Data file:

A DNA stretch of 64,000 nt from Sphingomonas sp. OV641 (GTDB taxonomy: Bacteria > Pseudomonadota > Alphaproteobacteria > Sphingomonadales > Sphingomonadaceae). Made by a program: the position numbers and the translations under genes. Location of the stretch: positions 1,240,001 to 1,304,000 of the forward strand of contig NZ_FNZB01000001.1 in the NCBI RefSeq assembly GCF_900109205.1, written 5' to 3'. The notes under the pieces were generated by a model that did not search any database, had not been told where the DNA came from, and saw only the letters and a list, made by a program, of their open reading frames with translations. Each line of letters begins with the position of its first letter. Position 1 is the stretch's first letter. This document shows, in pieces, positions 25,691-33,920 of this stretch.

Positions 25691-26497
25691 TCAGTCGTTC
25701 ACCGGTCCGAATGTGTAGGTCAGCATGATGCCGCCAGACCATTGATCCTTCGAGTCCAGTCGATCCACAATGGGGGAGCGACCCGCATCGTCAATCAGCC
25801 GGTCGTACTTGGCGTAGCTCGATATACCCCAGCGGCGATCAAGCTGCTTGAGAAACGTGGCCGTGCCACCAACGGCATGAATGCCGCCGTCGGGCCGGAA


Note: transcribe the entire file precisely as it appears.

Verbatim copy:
A DNA stretch of 64,000 nt from Sphingomonas sp. OV641 (GTDB taxonomy: Bacteria > Pseudomonadota > Alphaproteobacteria > Sphingomonadales > Sphingomonadaceae). Made by a program: the position numbers and the translations under genes. Location of the stretch: positions 1,240,001 to 1,304,000 of the forward strand of contig NZ_FNZB01000001.1 in the NCBI RefSeq assembly GCF_900109205.1, written 5' to 3'. The notes under the pieces were generated by a model that did not search any database, had not been told where the DNA came from, and saw only the letters and a list, made by a program, of their open reading frames with translations. Each line of letters begins with the position of its first letter. Position 1 is the stretch's first letter. This document shows, in pieces, positions 25,691-33,920 of this stretch.

Positions 25691-26497
25691 TCAGTCGTTC
25701 ACCGGTCCGAATGTGTAGGTCAGCATGATGCCGCCAGACCATTGATCCTTCGAGTCCAGTCGATCCACAATGGGGGAGCGACCCGCATCGTCAATCAGCC
25801 GGTCGTACTTGGCGTAGCTCGATATACCCCAGCGGCGATCAAGCTGCTTGAGAAACGTGGCCGTGCCACCAACGGCATGAATGCCGCCGTCGGGCCGGAA